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Alicia Robinson Turkey for Thanksgiving dinner is a...

November 27, 2003

Alicia Robinson

Turkey for Thanksgiving dinner is a tradition for many, but it's not

necessarily a must.

Area food service businesses have been bustling with holiday

business this week, but they're not just purveying drumsticks and

wings.

The Honey Baked Ham Co. in Corona del Mar has been doing a booming

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business and, contrary to what the name suggests, it does sell

turkey.

"[But] the majority of what goes out of here is ham," store

supervisor Colleen Skalla said.

People also have been buying side dishes such as baked beans,

cheesy potatoes and potato salad for their Thanksgiving dinners, she

said.

"Not everyone likes turkey," agreed Josephine Calentino, owner of

Calentino's Italian Deli in Costa Mesa.

Her customers come in hankering for the fresh Italian sausage,

meatballs, eggplant parmigiana and pasta her store offers.

"We've been here 35 years, so we have a lot of regulars that come

in for different things," she said.

Another haven for people who don't want turkey is Mother's Market

and Kitchen. The store sells vegetarian roasts and other meatless

main courses such as Tofurkey, chief marketing officer Sharon Macgurn

said.

The deli at Mother's prepares "all the trimmings" for a

Thanksgiving dinner and even makes wheat-free and sugar-free pies for

people with special diets.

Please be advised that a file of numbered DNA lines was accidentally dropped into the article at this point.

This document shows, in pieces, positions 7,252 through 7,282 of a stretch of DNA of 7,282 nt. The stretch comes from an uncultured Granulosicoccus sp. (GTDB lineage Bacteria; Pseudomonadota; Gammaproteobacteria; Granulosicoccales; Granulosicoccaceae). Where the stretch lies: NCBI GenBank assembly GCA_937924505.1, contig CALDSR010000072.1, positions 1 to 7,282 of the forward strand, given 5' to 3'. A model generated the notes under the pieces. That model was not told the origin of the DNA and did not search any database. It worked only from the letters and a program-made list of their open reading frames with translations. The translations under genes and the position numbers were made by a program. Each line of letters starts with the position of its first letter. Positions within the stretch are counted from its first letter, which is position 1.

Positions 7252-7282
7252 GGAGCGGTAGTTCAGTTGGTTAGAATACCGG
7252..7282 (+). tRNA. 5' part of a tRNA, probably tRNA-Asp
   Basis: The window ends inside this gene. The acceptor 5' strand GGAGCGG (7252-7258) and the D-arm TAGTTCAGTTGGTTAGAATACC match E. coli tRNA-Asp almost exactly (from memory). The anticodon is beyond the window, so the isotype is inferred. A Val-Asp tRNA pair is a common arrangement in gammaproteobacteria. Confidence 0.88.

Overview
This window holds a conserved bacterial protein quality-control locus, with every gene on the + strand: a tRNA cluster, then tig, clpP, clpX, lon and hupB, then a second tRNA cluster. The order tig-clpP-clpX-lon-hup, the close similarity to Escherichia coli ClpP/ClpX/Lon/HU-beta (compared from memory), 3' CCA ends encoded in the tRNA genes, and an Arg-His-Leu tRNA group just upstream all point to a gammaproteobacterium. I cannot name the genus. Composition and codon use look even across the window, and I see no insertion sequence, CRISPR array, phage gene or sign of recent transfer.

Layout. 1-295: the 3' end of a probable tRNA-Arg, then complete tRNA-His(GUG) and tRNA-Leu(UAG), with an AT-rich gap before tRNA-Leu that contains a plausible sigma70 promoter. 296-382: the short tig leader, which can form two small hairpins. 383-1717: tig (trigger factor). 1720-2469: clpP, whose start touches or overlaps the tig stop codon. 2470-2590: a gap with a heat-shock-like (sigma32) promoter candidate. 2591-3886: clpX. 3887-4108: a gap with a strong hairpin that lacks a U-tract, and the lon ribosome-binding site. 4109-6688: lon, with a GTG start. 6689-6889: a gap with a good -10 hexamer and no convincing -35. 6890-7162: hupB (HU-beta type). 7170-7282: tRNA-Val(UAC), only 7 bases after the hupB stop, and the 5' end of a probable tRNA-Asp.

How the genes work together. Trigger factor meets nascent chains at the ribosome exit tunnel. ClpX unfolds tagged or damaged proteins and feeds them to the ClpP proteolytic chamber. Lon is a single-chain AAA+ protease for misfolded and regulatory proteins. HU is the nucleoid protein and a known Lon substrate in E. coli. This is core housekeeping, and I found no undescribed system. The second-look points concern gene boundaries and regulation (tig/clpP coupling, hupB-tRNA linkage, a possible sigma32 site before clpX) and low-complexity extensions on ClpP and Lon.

Macgurn said customers come to her for organic produce, and those

seeking a holiday bird can choose a turkey that's fresh, certified

organic or free range.

And the customers have been coming in droves, she said.

"Thanksgiving is traditionally the biggest food shopping day of

the year," she said. "It's been nonstop for three days."

Chris Flores, kitchen manager at Big Belly Deli in Newport Beach,

said he's been making a lot more deliveries than usual this week.

In the days before Thanksgiving, "they're ordering pizzas because

they're cooking turkey at home," he said.

Flores expected a big crowd Wednesday night because of students

coming home from college and going out to reunite with high school

friends.

The deli hasn't gotten many turkey orders, but people have been

buying potato and macaroni salads by the quart, he said.

While most of the businesses interviewed are closed today,

Christine Briee at Le Biarritz Deli and Catering said she'll be

working. Briee's Costa Mesa business will be fixing meals for other

businesses that are open.

In the last few weeks she's prepared a lot of turkey for

businesses who planned their employee fetes a few weeks before

Thanksgiving to avoid competing with holiday meals at home, she said.

But now that the holiday season has begun, she expects more unique

requests. On Wednesday, she catered a meal of Maine lobster and New

York steak for an electrical company.

For Briee, Thanksgiving started in mid-November, but she won't see

too many more customers asking for turkeys this year.

By now, she said, "most of them want to stay away from it. They're

all turkeyed out."

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